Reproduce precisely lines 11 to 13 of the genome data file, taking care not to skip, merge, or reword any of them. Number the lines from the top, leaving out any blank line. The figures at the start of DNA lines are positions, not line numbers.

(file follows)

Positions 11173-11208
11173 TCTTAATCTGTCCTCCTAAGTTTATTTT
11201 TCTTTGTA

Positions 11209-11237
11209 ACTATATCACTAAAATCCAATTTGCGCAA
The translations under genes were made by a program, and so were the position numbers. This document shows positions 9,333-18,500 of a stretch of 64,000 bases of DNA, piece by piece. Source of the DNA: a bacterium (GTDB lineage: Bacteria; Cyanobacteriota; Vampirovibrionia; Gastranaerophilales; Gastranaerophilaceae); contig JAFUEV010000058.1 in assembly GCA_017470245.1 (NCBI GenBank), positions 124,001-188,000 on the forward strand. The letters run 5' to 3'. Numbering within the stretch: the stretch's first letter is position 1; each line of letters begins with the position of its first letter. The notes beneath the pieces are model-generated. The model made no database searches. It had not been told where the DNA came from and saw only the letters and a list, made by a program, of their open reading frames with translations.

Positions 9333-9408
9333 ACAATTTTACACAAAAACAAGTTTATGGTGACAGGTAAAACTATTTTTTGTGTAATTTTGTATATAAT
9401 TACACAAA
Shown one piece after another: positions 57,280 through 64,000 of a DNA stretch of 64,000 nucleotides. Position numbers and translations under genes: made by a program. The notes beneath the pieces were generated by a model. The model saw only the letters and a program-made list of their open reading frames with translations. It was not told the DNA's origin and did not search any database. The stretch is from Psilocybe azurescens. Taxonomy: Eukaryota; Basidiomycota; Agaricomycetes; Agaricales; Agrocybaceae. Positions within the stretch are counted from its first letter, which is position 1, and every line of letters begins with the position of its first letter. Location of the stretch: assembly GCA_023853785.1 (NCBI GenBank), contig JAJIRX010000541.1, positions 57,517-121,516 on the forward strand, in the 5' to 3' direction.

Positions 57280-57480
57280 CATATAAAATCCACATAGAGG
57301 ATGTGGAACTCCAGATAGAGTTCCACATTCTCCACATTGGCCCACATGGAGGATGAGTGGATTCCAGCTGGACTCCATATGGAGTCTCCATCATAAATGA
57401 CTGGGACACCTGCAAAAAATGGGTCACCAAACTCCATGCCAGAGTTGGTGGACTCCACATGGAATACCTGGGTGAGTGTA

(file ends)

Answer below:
Positions 57280-57480
57280 CATATAAAATCCACATAGAGG
57301 ATGTGGAACTCCAGATAGAGTTCCACATTCTCCACATTGGCCCACATGGAGGATGAGTGGATTCCAGCTGGACTCCATATGGAGTCTCCATCATAAATGA